STORIES FROM THE COLLECTIONS: On this page, Chief Curator Elizabeth Farish, highlights objects, photographs and documents to showcase the museum's collection of more than 33,000 items. Click here to discover more Stories From The Collections.
St. John's Church
A watercolor depicting an 1874 Portsmouth skyline, likely by artist, Fidelia Bridges
From the Strawbery Banke Online Collections searchable database:
This painting (2014.43), is attributed to watercolorist Fidelia Bridges (1834 – 1923), thought to have known Celia Thaxter and Annie Fields and occasional visitor to Portsmouth. Recognizable buildings include St. John’s Church and the Portsmouth Navy Yard. Gundalows and other masted ships are reflected in the calm water. Bridges is best known for her depictions of nature – wildflowers, birds, and landscapes. In 1874, she became the first woman to join what is now the American Watercolor Society. To read more, click here.
An Extrodinary Gift
In 1989, Strawbery Banke Museum received an extraordinary gift. After years of working with the Wendell family, then- president, Jane Nylander facilitated the gift of more than 200 objects including Portsmouth furniture, decorative arts and household objects and personal items owned by members of the family. Thirty years later, in 2019, Strawbery Banke received dozens more Wendell family objects. from Ron Bourgeault, antique master extraordinaire and current owner of the Wendell House. Click here learn about the Wendell Family collection featured in the special museum exhibit "World of Wendells."
The Liberty Pole
A symbol of citizen engagement in times of war and peace
The tall flag pole to the east of Puddle Dock and at the entrance to Prescott Park’s public gardens has stood as a local landmark for centuries.
Portsmouth’s Liberty Pole, the oldest in America, was raised on January 9, 1766, by the Sons of Liberty to protest the Stamp Act. The Liberty Pole has become a symbol of citizen engagement in times of war and peace, of local initiative and of the “grassroots” efforts for which Portsmouth is known. Click here to read more about the Liberty Pole and the hand-carved wooden eagle at the top.
"Don't Give Up the Ship!"
A carved eagle, a copy after John Haley Bellamy's distinct style
Much like Captain John Paul Jones' immortal battle cry, “We have not yet begun to fight!,” the expression, “Don’t give up the ship!” is also associated with the early years of the United States.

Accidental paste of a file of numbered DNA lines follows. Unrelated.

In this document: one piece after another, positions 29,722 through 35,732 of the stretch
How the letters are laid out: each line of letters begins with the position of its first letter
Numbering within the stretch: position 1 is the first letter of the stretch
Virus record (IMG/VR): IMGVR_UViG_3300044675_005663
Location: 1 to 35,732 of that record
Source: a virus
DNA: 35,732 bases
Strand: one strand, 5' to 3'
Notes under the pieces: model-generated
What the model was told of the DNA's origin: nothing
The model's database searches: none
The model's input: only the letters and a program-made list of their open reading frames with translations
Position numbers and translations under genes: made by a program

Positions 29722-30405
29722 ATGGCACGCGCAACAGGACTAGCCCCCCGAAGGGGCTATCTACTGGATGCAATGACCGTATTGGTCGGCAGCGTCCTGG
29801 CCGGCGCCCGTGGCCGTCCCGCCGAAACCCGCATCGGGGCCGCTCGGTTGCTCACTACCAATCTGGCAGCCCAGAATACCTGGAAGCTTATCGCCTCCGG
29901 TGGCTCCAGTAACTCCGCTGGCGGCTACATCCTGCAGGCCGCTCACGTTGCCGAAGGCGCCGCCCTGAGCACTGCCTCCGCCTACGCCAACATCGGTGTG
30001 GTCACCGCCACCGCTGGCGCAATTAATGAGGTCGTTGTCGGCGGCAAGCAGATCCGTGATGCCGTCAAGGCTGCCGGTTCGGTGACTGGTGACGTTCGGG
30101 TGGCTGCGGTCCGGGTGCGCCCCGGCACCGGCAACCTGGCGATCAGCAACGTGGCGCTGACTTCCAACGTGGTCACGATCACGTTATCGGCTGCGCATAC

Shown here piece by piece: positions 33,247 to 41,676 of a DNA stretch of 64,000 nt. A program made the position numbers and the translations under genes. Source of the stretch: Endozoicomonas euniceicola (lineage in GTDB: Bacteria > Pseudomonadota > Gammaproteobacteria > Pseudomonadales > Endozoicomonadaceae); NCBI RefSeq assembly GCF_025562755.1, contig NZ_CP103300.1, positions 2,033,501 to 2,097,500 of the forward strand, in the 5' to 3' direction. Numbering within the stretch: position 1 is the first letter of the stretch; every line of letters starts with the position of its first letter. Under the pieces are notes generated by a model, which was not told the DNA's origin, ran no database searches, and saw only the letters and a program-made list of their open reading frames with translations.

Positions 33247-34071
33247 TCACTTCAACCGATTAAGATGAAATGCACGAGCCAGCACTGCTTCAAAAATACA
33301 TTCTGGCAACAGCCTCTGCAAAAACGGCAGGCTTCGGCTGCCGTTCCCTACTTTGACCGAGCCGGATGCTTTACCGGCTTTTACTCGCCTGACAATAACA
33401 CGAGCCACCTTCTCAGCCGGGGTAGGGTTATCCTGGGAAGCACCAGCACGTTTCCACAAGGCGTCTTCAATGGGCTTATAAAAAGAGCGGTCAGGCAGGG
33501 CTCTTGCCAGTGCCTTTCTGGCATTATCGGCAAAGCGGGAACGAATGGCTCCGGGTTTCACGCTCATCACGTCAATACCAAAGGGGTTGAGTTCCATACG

The carved eagle (1998.4) in the Strawbery Banke collection was created about 100 years after the War of 1812. Once attributed to artist and Kittery Point, Maine native John Haley Bellamy (1836-1914), the carving is now believed to be a copy done after his distinct style. Bellamy’s talent was celebrated in his own lifetime and continues today. Click here to read more.
Moving the Goodwin Mansion
How Strawbery Banke acquired the 1811 Governor Ichabod Goodwin Mansion
Although the vast majority of buildings at Strawbery Banke Museum sit on their original foundations, a few of them were moved to Puddle Dock to prevent their complete demolition. Early on, the museum decided that the land north of Puddle Dock would remain intact to the John Hales map of 1813 and no buildings would be added (though that rule would later be broken.) South of Puddle Dock, however, has seen the addition of four historic buildings, including the 1811 Governor Ichabod Goodwin Mansion.
Click here to read more.
Every room in the Goodwin Mansion has at least one piece of artwork, some of which descended in the family.
Upstairs in the formal parlor chamber, Gov. Goodwin’s bedroom hangs a scene painted by Tomaso De Simone (1995.23). The oil painting depicts a three-masted steamship at anchor in Naples Harbor flying the American flag. The scene shows two mountains, one a smoking volcano and likely Mt. Vesuvius. The pink sky indicates it is either sunrise or sunset. De Simone, an Italian artist born in 1805, is known for harbor paintings. This painting was owned by the Goodwin’s and perhaps hung in this room before. Click here to read more.
High School proms have become a national rite of passage. This year, most Juniors and Seniors will be holding virtual proms, prom in their living room or will perhaps miss out altogether.
Prom, short for the promenade of young people in their best and self-expressive attire, is usually held in the month of May. Starting in the late 1800s at New England universities, proms spread to high schools across the nation by the 1930s. By the post-war 1950s, prom was the event of the year for many American teenagers. Click here to read more.